Not just for kids anymore: Chattanooga's recreation centers becoming family hubs

Not just for kids anymore: Chattanooga's recreation centers becoming family hubs

June 30th, 2013 by Cliff Hightower in Local Regional News

Addison Wellington, 9, looks over Xavier Cummings' arm as he helps with a math problem at the Glenwood Community Center on Thursday. Educational activities are being put in place at community centers along with the traditional sports and games.

Photo by C.B. Schmelter /Times Free Press.


The city's Youth and Family Development Centers soon will start focusing on five aspects:

• Education

• Career development

• Leadership and character building

• Recreation

• Social services

Source: Chattanooga

Sydney Pipes, left, along with McKenzie Glaze, reads The Magic School Bus to a group of 6 to 8-year-olds at the Glenwood Community Center on Thursday. Educational actives are being put in place at community centers along with the traditional athletic activities.

Sydney Pipes, left, along with McKenzie Glaze, reads...

Photo by C.B. Schmelter /Times Free Press.

Shooting basketballs and swimming used to be the standard for Chattanooga's recreation centers.

Parents could drop off the children and the kids could have some fun.

But that's changing.

"We think recreation and playing sports is important to a child's development," said Lurone Jennings, administrator for Chattanooga's Youth and Family Development Department. "But we think academics is more important."

The city's 18 community or recreation centers have been renamed youth and family development centers and will start reflecting those changes in the coming months, Jennings said.

Within six months to a year, the centers will start changing to reflect the goals of the new administration of Mayor Andy Berke, who took office three months ago.

Recreation still will be included in the plans, Jennings said, but it won't be the emphasis.

"We just can't dedicate our entire summer to recreation," he said.

The city's emphasis will rest on five points: education, career development, leadership and character building, recreation and social services.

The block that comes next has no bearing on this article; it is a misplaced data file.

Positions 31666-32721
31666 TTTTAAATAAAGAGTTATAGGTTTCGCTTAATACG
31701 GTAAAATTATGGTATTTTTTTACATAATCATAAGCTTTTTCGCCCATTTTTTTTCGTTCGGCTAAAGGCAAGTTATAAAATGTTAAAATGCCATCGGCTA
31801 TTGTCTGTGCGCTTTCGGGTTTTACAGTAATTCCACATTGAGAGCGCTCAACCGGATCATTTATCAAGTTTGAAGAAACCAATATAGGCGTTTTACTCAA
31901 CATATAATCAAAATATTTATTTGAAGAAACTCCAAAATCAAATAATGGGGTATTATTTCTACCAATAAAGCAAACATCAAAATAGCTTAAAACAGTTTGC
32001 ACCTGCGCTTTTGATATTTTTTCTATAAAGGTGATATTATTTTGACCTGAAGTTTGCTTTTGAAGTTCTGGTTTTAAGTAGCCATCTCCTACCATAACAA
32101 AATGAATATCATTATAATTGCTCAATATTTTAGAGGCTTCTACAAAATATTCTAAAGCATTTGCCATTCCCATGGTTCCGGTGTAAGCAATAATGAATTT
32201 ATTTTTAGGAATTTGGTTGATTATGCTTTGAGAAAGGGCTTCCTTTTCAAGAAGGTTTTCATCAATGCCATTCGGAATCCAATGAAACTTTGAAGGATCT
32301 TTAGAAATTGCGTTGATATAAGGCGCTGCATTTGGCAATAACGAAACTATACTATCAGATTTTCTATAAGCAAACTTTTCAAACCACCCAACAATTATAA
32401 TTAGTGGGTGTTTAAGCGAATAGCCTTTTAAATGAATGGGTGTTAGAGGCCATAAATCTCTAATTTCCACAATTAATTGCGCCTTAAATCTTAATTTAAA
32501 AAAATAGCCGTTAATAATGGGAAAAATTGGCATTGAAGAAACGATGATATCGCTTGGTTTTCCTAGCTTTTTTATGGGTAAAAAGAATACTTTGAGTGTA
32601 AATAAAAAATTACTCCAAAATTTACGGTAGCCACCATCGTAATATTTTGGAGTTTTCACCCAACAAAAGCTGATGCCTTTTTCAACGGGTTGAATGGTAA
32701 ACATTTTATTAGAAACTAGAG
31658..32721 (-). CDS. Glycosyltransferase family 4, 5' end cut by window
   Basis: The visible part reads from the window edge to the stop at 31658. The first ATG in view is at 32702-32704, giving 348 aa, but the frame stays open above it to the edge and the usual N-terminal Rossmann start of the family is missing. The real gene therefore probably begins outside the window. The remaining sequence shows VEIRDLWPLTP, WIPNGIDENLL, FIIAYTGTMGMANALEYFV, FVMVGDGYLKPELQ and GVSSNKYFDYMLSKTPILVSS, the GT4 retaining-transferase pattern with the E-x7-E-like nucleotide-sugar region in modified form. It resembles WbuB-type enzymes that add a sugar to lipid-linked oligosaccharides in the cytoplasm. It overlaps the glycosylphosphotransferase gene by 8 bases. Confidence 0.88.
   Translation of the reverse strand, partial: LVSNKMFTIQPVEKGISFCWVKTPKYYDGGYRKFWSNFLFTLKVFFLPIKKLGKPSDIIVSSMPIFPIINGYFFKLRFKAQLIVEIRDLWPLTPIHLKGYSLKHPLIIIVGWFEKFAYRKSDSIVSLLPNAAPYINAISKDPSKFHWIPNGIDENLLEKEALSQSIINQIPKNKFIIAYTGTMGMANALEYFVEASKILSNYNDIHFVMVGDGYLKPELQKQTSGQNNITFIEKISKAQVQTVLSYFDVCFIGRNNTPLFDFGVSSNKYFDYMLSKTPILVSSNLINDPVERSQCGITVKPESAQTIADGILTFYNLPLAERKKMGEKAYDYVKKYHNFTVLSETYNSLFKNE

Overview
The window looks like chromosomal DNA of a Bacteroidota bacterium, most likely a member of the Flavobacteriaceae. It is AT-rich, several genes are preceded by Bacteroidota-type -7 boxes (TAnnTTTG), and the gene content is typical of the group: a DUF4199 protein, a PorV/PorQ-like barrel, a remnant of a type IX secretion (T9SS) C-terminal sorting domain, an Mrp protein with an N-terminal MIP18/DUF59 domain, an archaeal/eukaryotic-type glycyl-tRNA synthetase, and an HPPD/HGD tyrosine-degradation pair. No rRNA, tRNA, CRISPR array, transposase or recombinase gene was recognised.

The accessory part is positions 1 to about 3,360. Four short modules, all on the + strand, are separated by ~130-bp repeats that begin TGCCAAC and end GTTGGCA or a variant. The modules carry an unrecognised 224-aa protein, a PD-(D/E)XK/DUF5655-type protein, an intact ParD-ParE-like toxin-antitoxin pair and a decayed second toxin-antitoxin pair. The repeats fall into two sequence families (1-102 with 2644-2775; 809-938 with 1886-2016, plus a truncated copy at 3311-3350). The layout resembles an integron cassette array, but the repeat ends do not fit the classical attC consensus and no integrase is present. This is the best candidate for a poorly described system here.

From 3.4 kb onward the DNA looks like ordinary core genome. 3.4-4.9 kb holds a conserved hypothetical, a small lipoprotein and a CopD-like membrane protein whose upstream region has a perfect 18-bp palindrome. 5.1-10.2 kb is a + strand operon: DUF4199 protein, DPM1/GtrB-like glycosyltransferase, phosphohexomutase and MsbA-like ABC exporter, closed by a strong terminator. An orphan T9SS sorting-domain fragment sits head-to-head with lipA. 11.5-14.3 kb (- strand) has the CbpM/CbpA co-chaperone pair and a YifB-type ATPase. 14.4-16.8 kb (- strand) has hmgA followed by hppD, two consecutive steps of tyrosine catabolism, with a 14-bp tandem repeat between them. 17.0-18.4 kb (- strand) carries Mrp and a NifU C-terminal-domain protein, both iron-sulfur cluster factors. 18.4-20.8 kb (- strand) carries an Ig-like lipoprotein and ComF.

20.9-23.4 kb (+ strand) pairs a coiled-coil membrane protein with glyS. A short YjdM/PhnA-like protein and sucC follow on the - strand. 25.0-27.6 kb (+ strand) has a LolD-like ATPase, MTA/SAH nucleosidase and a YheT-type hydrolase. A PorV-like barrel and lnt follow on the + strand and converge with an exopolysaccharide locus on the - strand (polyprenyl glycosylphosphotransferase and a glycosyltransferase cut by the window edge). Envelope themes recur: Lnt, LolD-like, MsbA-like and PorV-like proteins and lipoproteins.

The education portion already has been unveiled, with a literacy computer program that will be going into all centers in coming months.

Jennings said the leadership building will happen within the education and recreation elements of the centers.

The city's social services division is now under the Youth and Family Development Department, so there will be more marketing in the centers to educate the public about these services.

The one aspect city administrators are still trying to flesh out more is career development, Jennings said.

He said there could be jobs fairs and perhaps partnerships with employers.

"We haven't committed to specifics yet," he said.

Combined, all of these areas create a way the city can reach out and help families toward upward mobility, Jennings said. The centers aren't just for kids anymore. They are for the family.

"We're trying to wrap around all of these services to help the family lift themselves up," Jennings said.

Berke has emphasized the city taking a role as a player in the education business.

The city's youth and family development centers provide a tool and a way the city can enter into that role since many of the city's children immediately head to the centers after the school day ends.

Jennings said city officials see that and are striving to create partnerships with the Hamilton County Department of Education. He said the city is also reaching out to area churches, which also play a large role in the education and development of children.

"We can only do so much," Jennings said.

James Moreland, a community leader, said the time is now for changes to start happening within the old recreation centers. He said he is a strong supporter of more education for children at the centers.

"If that's where they are going let's figure out how to enhance their education rather than just let them play," he said.

He said he would support tutors also being at the centers, along with older mentors. The centers, schools and community associations all have to work together, he said.

"We have to have a mixture," Moreland said.

Charlotte Anderson, who lives in Churchville, said her three grandchildren she cares for full time go to the centers. They have participated in summer programs at Carver Recreational Center and attended reading programs.

She said there's no doubt in her mind there needs to be more emphasis on things other than recreation.

"I think there needs to be a change," she said. "There needs to be more educational programs rather than just a place for them going to the pool."

Staff writer Yolanda Putman contributed to this report.

Contact staff writer Cliff Hightower at or 423-757-6480. Follow him at or